Claudia's Final Fantasy XII Fran Cosplay: Gloves

Total Time: 2 days | Total Price: $13.16 | Status: Completed

How I made this costume:

Gloves:
The gloves were one of the first things that I started on because they're so basic. When I was little I was taught how to sew by my mother. So when it came time to make these, I knew just what to do. I started by gathering supplies, taking my hand measurements, and creating a pattern. One thing that I knew that I wanted to do was to make perfect patterns using Photoshop, print them out, and transfer them to the fabric using white charcoal. This was not only going to save on physical supplies, because I could make alterations digitally, but it would also insure that my patterns were perfectly symmetrical when needed.

Starting in Photoshop I drew out the pattern with my Wacom that was based on Fran's gloves, but that would fit my measurements personally. Fran's not human, so she has very long metacarpals that posed a challenge for translation. I'm lucky that I have very thin hands as well, so it wasn't that much of a deviation. Using multiple game references in Photoshop is useful too because parts can be traced to help achieve precise proportions. However, I do find that even with the reference, my patterns are mostly free handed.

After the pattern's completed, I printed it, and cut it out using craft scissors. Then with a sharp white charcoal pencil I traced the lines on the backside of the paper pattern using a light box. I liked using a charcoal pencil because it gave me thin precise lines, instead of using a thick piece of chalk. The white charcoal will act like carbon paper when pressed onto the material. It's so important to place the pattern down properly and hold it very still when pressing it onto the material to transfer the lines over. Then I cut away all of the excess fabric with super sharp sewing shears, left a forth of an inch seam allowance with the exception of an inch on the bottom hem. I did this because I doubled up the hem on the bottom to create a thickness so that this bulk would help hold up the armor on the arms when worn. This doubled-up hem was simply rolled up, pinned, and first to be sewn. The other top hems followed and had to be carefully snipped open to allow for the tight curves, folded under precisely, pinned, and then sewn with the machine. After all of the hems were completed, the final two seams were pinned and sewn together.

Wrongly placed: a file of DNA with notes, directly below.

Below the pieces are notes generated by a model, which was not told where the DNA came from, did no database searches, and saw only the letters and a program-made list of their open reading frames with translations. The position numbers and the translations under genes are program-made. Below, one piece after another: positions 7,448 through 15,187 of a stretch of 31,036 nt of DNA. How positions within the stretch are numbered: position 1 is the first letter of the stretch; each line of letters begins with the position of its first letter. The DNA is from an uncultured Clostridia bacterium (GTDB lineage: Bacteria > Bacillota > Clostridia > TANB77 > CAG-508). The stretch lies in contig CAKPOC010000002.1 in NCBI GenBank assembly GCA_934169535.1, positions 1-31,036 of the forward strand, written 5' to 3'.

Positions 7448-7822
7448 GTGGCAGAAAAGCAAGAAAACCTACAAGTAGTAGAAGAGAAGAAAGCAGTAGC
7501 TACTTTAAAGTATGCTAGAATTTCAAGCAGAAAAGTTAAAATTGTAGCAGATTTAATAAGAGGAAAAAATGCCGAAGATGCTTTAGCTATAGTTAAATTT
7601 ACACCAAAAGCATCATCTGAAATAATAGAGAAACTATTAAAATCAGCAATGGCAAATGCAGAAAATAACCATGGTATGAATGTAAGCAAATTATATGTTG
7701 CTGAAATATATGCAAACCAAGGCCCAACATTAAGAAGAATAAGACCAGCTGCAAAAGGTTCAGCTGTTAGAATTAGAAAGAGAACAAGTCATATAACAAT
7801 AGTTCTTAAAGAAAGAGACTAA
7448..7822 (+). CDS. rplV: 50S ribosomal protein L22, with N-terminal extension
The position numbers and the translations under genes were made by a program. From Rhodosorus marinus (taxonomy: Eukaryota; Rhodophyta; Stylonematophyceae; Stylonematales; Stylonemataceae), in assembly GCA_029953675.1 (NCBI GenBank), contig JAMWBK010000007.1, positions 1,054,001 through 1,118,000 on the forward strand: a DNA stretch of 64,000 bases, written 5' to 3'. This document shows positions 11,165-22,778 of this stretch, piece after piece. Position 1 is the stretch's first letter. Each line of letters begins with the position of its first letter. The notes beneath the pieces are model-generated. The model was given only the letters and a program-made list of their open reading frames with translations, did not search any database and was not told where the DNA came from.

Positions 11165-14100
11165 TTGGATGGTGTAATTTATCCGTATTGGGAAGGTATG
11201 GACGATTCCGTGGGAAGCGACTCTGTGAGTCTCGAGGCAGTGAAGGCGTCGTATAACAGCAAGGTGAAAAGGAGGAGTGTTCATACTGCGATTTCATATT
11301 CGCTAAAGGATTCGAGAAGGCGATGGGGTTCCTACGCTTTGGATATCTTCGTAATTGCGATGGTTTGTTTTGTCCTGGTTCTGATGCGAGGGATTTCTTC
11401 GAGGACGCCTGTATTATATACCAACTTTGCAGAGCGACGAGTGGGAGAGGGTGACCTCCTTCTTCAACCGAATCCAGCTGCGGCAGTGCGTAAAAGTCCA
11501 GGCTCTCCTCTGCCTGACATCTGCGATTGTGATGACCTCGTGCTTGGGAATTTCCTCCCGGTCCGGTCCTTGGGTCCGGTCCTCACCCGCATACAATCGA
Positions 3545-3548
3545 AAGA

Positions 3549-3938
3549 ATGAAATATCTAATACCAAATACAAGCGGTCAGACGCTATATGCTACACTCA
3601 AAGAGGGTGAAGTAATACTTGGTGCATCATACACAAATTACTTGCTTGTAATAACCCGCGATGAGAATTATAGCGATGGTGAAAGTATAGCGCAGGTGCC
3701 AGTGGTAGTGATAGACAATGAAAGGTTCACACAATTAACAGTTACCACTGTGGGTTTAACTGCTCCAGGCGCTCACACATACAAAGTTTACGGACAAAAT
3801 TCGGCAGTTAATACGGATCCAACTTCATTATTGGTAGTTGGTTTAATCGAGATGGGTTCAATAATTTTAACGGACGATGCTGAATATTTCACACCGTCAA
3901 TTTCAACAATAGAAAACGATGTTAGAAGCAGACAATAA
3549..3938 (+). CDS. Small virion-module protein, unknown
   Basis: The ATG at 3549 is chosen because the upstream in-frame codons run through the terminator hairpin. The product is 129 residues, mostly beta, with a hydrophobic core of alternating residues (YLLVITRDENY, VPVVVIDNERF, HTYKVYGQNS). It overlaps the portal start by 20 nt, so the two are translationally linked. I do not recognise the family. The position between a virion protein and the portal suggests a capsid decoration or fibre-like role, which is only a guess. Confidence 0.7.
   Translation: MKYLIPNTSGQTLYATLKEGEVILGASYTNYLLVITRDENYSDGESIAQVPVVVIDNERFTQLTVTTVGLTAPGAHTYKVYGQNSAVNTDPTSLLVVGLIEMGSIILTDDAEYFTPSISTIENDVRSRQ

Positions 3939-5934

When sewing spandex or any type of stretchy material, it's ideal to check the stitch length and tension before hand on a scrap piece of the same material. This will give the seams the right amount of stretch. Overall I had two seams, one between the thumb and the index finger and the other along the inside of the wrist. Lastly, to finish them off, I marked the inside of the left glove with white thread so that I could tell them apart. 

Useful Websites:
Drawing Straight in Photoshop
Placing a Pattern on Fabric
Basics of Using a Sewing Machine

Materials:
Tape Measure - Superior Tailoring Rule, 150 cm/60 in
Pre-owned
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Adobe Photoshop
Pre-owned
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Wacom Intuos3
Pre-owed
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Inkjet Printer - HP Photosmart 7200 Series
Pre-owned
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8.5"x11" White Print Paper - Hammermill Premium Multipurpose Paper 24 lb
Pre-owned
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Craft Scissors
Pre-owned
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Light Box - Artograph Light Tracer 10" x 12"
Pre-owed
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White Charcoal Pencil - General's Charcoal White 558
Pre-owned
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Sewing Scissors - Gold Handle 8" Knife Blade Gingher Shears
Pre-owned
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Straight Pins
Pre-owned
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Sewing Machine - 1950's New Home Metal Sewing Machine
Pre-owned
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Black Fabric - Black Sensua Solid Pattern 507, 83% Nylon 17%, 4-Way-Stretch Spandex
Purchased from Beverly’s
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Black Thread - Dual Duty XP All Purpose, 500 yds
Purchased from Pearl

Feel free to leave all comments and questions below.
♡ Claudia (AKA Fran)

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